Alexis began working in the sex industry while she was a Sydney university student studying for a double arts and science degree.
The 27-year-old grew up in the elite Sydney suburb of Vaucluse, raised by a father who was a general manager of an ASX100 company and a stay-at-home mother, and attended an eastern suburbs private school.
She took up sex work while she was at university because she was working in a retail job with long hours and poor pay.
"When I found out I could leave a poorly paid stressful retail job for much more money in a job I could work around my uni schedule and in uni holidays, I jumped at it," she says.
Now she has graduated in both degrees, she works part time, 24 hours a week, in administration for a non-profit and continues to do private sex work via the internet and long-term clients. S
ex work now makes up only about 10 to 20 per cent of her income but it can be lucrative, ranging from $300 to $1000 per hour. Alexis charges $400 an hour.
Her mother and sister know she has done sex work, her father died when she was in her early 20s and she rarely sees her extended family.
"I like working in admin, I find it really rewarding to be working in a community organisation, while doing sex work on the side as it is not stressful and I don't have to wear corporate clothes to work," she says.
"Sex work gives me a lot of flexibility and earning potential, and really there is not a huge difference between what we do and people who use Tinder," she says.
She initially advertised in the personals section of Backpage, which was a classified advertising website that had become the largest marketplace for buying and selling sex but it closed last year. She now works from home, in an inner-city house she shares with a friend and fellow sex worker. They use the third bedroom as a work space and work with mainly repeat clients. While working as a student she would often visit clients in hotels.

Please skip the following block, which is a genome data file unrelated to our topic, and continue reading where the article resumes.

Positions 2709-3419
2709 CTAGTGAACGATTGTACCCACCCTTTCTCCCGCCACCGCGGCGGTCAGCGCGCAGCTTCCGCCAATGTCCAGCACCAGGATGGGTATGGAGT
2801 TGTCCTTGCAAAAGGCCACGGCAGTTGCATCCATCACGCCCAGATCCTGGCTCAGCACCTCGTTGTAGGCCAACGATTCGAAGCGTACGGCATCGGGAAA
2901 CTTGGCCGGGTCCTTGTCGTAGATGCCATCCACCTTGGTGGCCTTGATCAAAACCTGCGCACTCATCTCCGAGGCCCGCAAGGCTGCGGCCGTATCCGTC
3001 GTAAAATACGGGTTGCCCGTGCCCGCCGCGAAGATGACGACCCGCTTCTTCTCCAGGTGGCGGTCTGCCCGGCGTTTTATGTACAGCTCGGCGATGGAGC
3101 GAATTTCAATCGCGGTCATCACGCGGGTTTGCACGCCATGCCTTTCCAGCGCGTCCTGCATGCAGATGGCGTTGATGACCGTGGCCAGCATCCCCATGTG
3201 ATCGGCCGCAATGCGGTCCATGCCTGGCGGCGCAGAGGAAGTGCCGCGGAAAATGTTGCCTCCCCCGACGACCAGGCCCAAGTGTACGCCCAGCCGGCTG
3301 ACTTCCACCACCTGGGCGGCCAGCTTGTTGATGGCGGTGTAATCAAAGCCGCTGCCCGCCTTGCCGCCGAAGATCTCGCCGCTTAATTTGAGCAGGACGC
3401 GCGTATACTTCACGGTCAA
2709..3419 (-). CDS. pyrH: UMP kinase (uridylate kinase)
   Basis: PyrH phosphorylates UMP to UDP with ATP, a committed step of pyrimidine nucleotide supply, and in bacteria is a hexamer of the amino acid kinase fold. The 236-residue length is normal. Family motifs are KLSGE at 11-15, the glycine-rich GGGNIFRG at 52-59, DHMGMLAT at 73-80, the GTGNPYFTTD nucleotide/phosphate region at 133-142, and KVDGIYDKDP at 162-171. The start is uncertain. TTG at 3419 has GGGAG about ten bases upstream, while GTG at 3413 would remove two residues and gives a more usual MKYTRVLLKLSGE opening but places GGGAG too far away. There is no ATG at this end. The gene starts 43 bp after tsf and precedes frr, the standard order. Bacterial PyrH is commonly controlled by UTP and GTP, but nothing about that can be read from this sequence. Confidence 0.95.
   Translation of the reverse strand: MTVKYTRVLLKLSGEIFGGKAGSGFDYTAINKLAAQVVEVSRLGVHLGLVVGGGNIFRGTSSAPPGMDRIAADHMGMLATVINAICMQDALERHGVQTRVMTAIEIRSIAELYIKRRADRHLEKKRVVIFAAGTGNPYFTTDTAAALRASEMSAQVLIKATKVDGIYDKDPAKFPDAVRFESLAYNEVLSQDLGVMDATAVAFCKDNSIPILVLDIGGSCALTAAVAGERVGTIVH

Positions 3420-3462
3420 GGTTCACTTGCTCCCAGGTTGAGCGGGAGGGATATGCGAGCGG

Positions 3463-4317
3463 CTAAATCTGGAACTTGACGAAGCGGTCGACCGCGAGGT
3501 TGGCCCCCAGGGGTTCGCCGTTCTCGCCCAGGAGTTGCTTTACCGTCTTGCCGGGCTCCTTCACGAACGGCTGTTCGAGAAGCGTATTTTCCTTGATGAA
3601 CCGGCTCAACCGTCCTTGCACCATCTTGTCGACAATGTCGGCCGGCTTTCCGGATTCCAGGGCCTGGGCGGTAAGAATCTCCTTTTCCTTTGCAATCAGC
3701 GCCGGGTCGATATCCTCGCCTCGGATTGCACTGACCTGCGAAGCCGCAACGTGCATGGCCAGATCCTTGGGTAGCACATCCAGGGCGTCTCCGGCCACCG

The arrangement is similar to that of Michaela Dunn, who allegedly shared her Clarence Street apartment with another sex worker, making it meet the City of Sydney Council regulations for home-based sex services. P
roviding there are no more than two workers, no signage and it does not interfere with the amenity of neighbours, this is perfectly legal. In Dunn's case, there had been no complaints from neighbours at her Clarence Street address, the City of Sydney confirms.
"I've found sex work perfectly safe, and it's given me ways to assert myself and set boundaries with men," Alexis says. "Of course, there are instances where the digital world increases the vulnerability in our lives but I just go on gut instinct with men now and you can usually tell by texting or email if someone will be a problem," she says.
Lali, a 25-year-old Sydney tertiary student is also working part-time as a sex worker, after starting four years ago at the age of 21. Raised in suburban Sydney, she moved into a share house in the inner city and started working in a brothel.
"I was always curious about it and I've found it great since I've left home to pay the rent," she says. "It is flexible and gives me enough money to get through the week as well as save for other things, like travel."
She says she has never feared for her safety as there is security in the brothel, a strict etiquette and clients are "pretty clear this is a service."
"If they breach the terms of that service arrangement, they will be kicked out," she says.
"There's really no way of knowing how many students like me are working as sex workers. But I do know a lot of friends are using it to save money to study, make art or work on music projects," she says.
Several sex workers gathered on Friday in candlelight vigil laying flowers and writing tributes outside Clarence House, where Dunn lived, in memory of their co-worker.
(Only first names have been used)